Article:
It didn't accrue out of a single consistent vision.
The early 1940s comic books that introduced characters like Captain America, the Sub-Mariner, and the original Human Torch were the product of people who were making things up as they went along, who stumbled into the concept of a shared continuity as those characters and others began to show up in one another's books.
Two decades later, as Marvel Comics began to incorporate those old tales into their new line of '60s superheroes, those old stories were referenced and incorporated—but again, detail just accrued, like lint. With a few notable exceptions, like the Kurt Busiek/Alex Ross miniseries Marvels and the Roy Thomas/Frank Robbins series Invaders, nobody attempted to go back and fill in the gaps.
But now we have The Marvels Project #1 (Marvel, $3.99), first installment of an eight-issue series by writer Ed Brubaker and artist Steve Epting, which details the state of the Marvel world starting in 1938, just as the super-people started showing up in it.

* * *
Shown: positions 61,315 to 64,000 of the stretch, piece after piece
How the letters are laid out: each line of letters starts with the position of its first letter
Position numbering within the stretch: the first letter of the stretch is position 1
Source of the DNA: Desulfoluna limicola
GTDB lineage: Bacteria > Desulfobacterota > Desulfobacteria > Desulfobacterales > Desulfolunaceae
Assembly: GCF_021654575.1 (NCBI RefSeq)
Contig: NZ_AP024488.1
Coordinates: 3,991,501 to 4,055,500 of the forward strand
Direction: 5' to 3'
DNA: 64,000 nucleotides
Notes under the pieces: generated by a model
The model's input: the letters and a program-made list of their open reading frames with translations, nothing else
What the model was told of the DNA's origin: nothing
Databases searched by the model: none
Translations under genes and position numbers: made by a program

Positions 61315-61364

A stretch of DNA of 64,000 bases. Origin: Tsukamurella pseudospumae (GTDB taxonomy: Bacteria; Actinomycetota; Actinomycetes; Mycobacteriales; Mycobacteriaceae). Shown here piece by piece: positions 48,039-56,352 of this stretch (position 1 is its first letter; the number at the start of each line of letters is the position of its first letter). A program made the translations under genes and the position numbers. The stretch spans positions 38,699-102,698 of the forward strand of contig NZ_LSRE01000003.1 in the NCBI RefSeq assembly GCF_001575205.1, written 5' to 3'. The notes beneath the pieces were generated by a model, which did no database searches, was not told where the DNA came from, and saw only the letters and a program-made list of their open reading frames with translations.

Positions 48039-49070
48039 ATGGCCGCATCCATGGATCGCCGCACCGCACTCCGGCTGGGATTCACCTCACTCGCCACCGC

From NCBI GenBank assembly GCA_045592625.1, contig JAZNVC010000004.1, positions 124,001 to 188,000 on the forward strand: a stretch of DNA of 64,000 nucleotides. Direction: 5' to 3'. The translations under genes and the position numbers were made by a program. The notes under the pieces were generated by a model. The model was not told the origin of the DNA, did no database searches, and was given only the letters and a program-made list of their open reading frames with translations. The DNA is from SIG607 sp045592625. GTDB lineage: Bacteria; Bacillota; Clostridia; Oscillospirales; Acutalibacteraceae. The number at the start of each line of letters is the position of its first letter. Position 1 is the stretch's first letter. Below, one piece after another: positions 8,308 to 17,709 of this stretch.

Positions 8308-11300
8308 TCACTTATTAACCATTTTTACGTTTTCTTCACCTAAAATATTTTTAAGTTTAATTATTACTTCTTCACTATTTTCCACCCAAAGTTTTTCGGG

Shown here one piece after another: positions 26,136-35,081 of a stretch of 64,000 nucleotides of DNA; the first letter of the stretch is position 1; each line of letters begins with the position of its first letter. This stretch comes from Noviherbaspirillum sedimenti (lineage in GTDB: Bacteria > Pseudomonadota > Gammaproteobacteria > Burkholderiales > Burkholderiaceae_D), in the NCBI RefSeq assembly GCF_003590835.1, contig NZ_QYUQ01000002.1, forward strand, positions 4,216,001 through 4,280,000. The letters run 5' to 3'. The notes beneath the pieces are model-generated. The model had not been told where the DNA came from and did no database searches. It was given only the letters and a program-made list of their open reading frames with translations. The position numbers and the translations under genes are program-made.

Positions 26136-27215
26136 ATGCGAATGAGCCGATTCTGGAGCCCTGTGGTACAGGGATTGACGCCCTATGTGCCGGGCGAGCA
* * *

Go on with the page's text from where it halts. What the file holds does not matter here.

It begins with a prologue at the deathbed of Matt Hawk, once the western hero known as the Two-Gun Kid, now just another decrepit old man telling stories of a life that his chief listener, a Dr. Halloway, believes to be nothing but the creations of a demented patient's imagination; stories about how he once traveled to the future and witnessed a strange age of superpowered heroes. Hawk dies knowing that this age is only a few months in the doctor's future ... and that the doctor will be part of it.
Subsequent events hint at greater developments, among them an attack on a Nazi vessel by an enraged Prince Namor, the prewar activities of Nick Fury and the escape of the flaming android who will soon become known as the original Human Torch.
As always with Brubaker's work, the familiar superheroics achieve additional immediacy thanks to the absolute persuasiveness of the surrounding detail. Stewart's art functions at a similar level. This is not yet a universe defined by primary colors. It's cloaked in shadows and populated by men whose suits have lapels and ties, not masks and capes. Though it has some surprises, it will probably be appreciated best by readers who already know these events backward and forward, and who'll appreciate a take with this documentary feel.